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    3 Easy Ways to Boost Your Immune System

    While maintaining a high-functioning immune system is always important, nowadays, it really seems to take on an added level of importance. A global pandemic is a scary event to deal with, and having a strong immune system––along with socially distancing and wearing a mask––is your best line of defense.
    Of course, knowing exactly how to give your immune system the boost it needs is a little more complicated than putting back a couple glasses of OJ––but that’s a start. While staying active and fit is extremely helpful, you can still strengthen your immunity without breaking a sweat––or even opening your eyes, for that matter. Begin with incorporating these three simple changes into your life to give your immune system the boost it needs to keep you healthy and safe, during flu season and beyond.
    Get Plenty of Sleep
    Don’t be this guy. Shutterstock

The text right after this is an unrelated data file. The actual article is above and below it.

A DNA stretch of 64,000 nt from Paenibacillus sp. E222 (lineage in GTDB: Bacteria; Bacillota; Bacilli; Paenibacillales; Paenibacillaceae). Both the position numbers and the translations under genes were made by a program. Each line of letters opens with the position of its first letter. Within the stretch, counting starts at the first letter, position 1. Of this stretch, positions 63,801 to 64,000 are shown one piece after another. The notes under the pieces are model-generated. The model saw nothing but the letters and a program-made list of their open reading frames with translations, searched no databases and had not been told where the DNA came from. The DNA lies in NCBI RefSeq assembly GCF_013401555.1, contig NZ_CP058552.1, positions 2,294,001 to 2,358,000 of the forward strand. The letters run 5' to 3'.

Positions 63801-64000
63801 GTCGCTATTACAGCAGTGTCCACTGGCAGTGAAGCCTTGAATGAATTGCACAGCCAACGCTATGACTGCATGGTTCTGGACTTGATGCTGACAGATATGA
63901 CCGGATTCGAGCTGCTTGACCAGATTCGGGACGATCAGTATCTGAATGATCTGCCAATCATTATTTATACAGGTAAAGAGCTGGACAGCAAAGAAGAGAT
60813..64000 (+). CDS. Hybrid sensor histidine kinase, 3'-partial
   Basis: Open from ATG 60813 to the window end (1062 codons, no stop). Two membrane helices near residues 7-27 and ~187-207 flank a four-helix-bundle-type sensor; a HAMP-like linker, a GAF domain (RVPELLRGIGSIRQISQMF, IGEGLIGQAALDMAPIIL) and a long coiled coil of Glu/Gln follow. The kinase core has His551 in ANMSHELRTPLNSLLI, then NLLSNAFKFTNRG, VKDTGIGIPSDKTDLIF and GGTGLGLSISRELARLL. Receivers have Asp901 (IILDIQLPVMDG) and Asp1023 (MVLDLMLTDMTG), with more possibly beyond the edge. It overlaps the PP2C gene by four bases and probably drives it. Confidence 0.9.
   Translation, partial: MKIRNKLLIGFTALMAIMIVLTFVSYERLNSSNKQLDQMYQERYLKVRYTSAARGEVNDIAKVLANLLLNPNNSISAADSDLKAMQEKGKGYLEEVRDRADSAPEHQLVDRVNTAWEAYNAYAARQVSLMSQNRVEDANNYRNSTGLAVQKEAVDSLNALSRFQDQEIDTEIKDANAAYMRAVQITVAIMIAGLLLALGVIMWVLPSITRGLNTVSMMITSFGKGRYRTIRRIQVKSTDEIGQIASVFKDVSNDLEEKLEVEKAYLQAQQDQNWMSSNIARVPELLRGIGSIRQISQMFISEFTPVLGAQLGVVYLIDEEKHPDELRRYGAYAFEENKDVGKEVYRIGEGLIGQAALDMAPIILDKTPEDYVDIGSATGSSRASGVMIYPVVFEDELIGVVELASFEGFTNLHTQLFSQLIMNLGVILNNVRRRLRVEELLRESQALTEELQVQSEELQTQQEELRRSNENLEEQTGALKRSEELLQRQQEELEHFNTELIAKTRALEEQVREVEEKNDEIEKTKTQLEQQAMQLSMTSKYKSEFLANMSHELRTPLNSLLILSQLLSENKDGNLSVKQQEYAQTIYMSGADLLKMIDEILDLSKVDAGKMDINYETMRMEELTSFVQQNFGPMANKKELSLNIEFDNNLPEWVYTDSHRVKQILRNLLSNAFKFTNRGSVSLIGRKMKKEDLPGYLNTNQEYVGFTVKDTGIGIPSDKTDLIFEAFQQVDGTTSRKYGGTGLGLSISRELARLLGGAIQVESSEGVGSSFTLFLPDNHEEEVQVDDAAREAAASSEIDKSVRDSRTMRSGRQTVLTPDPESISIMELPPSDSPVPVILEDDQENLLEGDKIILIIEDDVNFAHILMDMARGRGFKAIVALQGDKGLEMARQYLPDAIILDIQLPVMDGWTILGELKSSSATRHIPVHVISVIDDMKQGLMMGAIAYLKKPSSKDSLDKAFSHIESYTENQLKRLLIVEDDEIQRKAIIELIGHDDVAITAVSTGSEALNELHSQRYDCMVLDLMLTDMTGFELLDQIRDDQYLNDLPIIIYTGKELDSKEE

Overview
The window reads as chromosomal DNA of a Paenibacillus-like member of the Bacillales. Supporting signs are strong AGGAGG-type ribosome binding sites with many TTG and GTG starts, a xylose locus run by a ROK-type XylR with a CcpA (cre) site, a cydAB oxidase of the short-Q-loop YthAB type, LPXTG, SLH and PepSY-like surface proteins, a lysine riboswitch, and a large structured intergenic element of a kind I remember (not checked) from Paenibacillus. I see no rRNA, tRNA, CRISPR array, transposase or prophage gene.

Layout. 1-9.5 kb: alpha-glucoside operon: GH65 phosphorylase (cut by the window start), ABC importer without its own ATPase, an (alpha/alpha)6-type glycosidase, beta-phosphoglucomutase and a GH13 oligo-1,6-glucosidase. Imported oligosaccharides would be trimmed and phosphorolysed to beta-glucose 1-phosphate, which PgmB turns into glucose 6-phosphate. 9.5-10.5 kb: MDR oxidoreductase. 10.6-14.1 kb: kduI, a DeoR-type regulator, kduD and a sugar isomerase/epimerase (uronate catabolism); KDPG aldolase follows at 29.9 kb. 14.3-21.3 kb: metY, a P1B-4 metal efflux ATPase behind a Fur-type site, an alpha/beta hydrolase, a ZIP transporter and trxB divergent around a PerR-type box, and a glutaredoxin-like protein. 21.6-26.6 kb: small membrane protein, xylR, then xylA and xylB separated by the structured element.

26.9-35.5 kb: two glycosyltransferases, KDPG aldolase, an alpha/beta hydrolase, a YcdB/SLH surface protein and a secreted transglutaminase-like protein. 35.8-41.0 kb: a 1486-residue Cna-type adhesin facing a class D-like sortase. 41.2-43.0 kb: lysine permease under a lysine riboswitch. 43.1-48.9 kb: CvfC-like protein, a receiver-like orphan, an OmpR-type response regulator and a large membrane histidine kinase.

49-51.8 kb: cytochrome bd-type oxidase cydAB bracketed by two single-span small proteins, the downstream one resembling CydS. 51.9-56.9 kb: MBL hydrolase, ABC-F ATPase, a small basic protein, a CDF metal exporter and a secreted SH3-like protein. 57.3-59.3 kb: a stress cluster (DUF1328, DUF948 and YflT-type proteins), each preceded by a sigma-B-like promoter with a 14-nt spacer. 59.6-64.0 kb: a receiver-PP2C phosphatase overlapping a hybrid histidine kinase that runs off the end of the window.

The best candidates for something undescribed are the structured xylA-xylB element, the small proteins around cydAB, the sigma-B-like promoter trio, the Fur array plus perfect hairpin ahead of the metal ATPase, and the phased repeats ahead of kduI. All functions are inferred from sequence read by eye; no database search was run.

16 hours should be more than enough time to complete everything you need to do in a single day. Those other eight hours? Your body needs those for rest and recovery. Not only does getting a full eight hours of sleep help you feel clear and focused for the next day, but it also gives your immune system time to reboot and recharge. Countless studies have correlated sleep and improved immune function.
    In one such study, the scientists were able to focus on T-cells––which contribute to the body’s immune response by identifying and directly killing infected host cells, as well as activating other immune cells in the process. The scientists found that getting sleep was directly linked with improved T-cell function. 
    “Our findings show that sleep has the potential to enhance the efficiency of T cell responses, which is especially relevant in light of the high prevalence of sleep disorders and conditions characterized by impaired sleep, such as depression, chronic stress, aging, and shift work,” said study co-author Luciana Besedovsky.